Sodabriety: Teens at risk for obesity switch from sugared drinks to water with peer intervention

Thu, 2014-02-20 15:12
Kids growing up in Appalachia are the nation’s largest consumers of sugary drinks. With deaths in Appalachia related to obesity, cancer, diabetes and heart disease on the rise, local teens are working with researchers to lead a successful program helping peers quit sugary drinks for good. Dubbed "Sodabriety," the 30-day project asked groups of teens from two southern Ohio high schools to develop and then lead educational campaigns designed to convince their peers to reduce consumption of sugar-sweetened beverages like soda and tea, and to drink more unsweetened beverages. By the end of the program, not only did some teens completely give up sugared drinks, but water consumption nearly doubled.

Gaps in inpatient psychiatry for Ontario youth, study concludes

Thu, 2014-02-20 07:33
A first of its kind benchmarking survey was used to evaluate the state of inpatient psychiatry settings and services for youth at hospitals across Ontario. On average, the province's services are comparable to other settings internationally, helping youth with the most severe and complex mental health problems, but also show similar signs of inconsistency across settings in the types and quality of inpatient care.

Family problems experienced in childhood and adolescence affect brain development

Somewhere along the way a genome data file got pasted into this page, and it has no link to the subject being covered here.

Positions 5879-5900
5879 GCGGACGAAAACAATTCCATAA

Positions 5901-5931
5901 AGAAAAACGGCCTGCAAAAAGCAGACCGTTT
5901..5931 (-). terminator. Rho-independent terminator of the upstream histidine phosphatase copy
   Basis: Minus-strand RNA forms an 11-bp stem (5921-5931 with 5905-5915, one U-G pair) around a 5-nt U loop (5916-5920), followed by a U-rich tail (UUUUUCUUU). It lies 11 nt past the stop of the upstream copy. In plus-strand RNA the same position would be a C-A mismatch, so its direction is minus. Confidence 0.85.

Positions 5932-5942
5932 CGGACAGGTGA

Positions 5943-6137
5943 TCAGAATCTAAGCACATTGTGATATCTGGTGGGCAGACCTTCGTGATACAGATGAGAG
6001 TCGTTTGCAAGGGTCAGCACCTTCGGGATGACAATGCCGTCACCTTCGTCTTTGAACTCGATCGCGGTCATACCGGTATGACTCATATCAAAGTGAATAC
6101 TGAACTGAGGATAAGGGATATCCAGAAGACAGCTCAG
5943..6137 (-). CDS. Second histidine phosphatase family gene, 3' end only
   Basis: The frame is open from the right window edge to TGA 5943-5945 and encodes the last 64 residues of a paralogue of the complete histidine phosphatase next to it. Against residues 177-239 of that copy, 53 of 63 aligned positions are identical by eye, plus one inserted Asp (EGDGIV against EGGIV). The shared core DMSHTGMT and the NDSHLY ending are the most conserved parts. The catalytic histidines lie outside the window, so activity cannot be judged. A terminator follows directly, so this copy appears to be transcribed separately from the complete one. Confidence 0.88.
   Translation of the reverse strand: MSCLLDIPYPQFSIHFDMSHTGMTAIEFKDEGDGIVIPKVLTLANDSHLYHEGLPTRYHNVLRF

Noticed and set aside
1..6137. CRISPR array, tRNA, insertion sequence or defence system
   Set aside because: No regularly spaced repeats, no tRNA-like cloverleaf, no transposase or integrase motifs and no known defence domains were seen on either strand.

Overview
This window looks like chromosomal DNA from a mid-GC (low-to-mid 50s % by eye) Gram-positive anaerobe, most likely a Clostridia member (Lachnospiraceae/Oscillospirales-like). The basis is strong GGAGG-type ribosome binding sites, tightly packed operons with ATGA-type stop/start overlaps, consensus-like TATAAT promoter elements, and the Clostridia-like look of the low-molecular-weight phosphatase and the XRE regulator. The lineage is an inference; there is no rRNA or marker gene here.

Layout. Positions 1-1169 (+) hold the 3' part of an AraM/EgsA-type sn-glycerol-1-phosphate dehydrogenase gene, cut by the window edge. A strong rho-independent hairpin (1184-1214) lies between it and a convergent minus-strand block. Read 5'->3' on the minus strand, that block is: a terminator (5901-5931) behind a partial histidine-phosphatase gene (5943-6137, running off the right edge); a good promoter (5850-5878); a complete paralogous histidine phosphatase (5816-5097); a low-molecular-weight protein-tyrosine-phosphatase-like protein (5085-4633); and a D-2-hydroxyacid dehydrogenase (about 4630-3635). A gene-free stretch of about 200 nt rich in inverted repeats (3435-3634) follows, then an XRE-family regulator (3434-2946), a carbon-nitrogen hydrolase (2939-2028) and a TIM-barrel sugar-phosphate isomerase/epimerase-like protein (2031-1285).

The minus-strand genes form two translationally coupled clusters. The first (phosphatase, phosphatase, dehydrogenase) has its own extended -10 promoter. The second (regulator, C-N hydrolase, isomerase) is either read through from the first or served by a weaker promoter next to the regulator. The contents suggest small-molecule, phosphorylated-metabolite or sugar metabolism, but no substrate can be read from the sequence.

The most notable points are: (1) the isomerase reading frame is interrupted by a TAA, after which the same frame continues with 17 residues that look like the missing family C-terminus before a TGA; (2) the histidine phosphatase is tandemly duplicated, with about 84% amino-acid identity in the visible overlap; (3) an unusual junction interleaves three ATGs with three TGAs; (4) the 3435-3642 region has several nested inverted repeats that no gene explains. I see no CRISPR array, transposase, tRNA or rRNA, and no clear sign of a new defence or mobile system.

Wed, 2014-02-19 06:52
New research has revealed that exposure to common family problems during childhood and early adolescence affects brain development, which could lead to mental health issues in later life. The study used brain imaging technology to scan teenagers aged 17-19. It found that those who experienced mild to moderate family difficulties between birth and 11 years of age had developed a smaller cerebellum, an area of the brain associated with skill learning, stress regulation and sensory-motor control. The researchers also suggest that a smaller cerebellum may be a risk indicator of psychiatric disease later in life, as it is consistently found to be smaller in virtually all psychiatric illnesses.

In fight against teen prescription drug abuse, home and school-based programs work in combination

Tue, 2014-02-18 13:34
Programs that aim to curb teen prescription drug abuse have vastly differing success rates, ranging from big drops in drug abuse to no measurable effect, says a new study. The best results came from pairing a school-based program with a home-based intervention, resulting in a 10 percent decrease in abuse rates. Most school-based programs were ineffective when used by themselves. The six-year study is among the first to measure the success and cost-effectiveness of prescription drug abuse prevention efforts.